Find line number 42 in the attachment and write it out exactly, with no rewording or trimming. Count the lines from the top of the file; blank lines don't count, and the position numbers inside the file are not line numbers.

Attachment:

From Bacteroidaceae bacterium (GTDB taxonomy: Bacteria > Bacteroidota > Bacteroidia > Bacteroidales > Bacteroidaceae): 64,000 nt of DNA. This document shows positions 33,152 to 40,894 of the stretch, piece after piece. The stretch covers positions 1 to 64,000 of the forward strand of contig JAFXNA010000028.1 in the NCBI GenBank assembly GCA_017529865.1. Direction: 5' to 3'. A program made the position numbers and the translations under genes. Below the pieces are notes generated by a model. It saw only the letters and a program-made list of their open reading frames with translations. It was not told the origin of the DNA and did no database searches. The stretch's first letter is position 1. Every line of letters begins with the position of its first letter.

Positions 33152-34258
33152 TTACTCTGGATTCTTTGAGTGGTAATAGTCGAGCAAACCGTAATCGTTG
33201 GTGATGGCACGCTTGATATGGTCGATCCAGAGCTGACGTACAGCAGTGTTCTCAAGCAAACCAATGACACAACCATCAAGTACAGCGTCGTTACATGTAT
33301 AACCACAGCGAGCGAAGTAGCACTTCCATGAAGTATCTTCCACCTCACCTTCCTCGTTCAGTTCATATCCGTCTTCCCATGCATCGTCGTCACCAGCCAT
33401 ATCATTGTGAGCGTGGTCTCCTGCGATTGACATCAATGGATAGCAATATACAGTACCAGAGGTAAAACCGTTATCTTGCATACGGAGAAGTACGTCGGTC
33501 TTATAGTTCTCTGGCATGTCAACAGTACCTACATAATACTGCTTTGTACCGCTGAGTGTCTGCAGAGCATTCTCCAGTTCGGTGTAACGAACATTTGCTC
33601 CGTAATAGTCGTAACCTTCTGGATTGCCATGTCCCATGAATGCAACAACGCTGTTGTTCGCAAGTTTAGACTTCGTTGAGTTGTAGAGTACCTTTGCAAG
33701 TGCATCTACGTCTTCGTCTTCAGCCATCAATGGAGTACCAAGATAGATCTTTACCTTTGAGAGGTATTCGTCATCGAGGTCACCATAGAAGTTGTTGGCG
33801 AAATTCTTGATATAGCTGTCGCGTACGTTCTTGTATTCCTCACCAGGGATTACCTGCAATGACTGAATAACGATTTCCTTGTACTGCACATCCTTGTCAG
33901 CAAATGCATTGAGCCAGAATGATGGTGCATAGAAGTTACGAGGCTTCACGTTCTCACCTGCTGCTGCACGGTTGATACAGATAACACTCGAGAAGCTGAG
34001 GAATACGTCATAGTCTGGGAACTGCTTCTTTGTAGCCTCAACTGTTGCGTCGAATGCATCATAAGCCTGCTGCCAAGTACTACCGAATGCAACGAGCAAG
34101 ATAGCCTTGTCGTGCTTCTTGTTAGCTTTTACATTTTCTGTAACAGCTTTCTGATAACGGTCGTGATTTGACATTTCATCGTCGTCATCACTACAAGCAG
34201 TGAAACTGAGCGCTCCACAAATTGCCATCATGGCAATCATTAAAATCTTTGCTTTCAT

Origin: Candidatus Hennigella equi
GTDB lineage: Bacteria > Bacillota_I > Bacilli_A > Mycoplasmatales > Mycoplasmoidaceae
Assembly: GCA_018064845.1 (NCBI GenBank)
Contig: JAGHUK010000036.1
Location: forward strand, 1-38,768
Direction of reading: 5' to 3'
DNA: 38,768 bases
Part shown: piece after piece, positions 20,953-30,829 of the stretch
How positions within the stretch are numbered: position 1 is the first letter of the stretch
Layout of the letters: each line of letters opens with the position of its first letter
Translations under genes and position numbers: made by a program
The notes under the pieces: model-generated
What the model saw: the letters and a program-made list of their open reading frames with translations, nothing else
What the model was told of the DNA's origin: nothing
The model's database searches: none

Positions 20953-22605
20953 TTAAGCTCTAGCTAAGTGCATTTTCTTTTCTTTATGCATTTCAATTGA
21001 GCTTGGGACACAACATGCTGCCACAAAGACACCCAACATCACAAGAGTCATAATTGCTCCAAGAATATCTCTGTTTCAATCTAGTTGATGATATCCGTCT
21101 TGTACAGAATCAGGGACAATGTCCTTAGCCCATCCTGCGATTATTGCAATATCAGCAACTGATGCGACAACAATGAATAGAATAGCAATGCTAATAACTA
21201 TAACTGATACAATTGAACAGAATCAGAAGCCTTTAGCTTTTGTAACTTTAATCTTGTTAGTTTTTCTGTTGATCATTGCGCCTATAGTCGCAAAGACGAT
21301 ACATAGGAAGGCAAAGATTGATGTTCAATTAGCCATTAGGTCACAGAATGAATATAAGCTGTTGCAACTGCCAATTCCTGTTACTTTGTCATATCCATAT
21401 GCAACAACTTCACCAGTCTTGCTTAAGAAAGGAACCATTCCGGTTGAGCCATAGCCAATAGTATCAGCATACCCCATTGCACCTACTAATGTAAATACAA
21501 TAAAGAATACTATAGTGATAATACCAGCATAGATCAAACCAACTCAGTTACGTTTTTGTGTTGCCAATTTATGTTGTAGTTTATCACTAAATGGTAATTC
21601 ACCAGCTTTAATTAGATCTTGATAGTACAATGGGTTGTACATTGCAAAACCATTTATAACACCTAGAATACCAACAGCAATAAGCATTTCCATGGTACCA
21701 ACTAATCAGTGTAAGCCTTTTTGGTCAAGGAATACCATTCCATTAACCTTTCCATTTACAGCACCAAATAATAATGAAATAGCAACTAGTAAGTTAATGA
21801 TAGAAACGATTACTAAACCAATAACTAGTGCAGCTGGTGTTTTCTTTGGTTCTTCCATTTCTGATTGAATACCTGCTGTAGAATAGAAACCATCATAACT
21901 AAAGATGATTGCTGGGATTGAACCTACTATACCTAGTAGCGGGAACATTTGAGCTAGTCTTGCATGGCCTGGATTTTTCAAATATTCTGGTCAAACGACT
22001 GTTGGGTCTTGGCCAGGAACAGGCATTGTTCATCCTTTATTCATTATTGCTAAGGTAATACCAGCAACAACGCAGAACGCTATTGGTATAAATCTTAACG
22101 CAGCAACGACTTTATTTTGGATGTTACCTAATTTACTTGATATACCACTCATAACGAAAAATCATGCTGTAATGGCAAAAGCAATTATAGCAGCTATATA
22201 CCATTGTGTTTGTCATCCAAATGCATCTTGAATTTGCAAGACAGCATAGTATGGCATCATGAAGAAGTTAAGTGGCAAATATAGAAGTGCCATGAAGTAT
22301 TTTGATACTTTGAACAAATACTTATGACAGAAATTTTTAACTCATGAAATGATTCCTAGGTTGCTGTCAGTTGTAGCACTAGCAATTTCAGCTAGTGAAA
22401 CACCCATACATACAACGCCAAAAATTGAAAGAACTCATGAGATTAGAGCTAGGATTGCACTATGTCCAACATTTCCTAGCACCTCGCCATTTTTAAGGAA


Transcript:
22001 GTTGGGTCTTGGCCAGGAACAGGCATTGTTCATCCTTTATTCATTATTGCTAAGGTAATACCAGCAACAACGCAGAACGCTATTGGTATAAATCTTAACG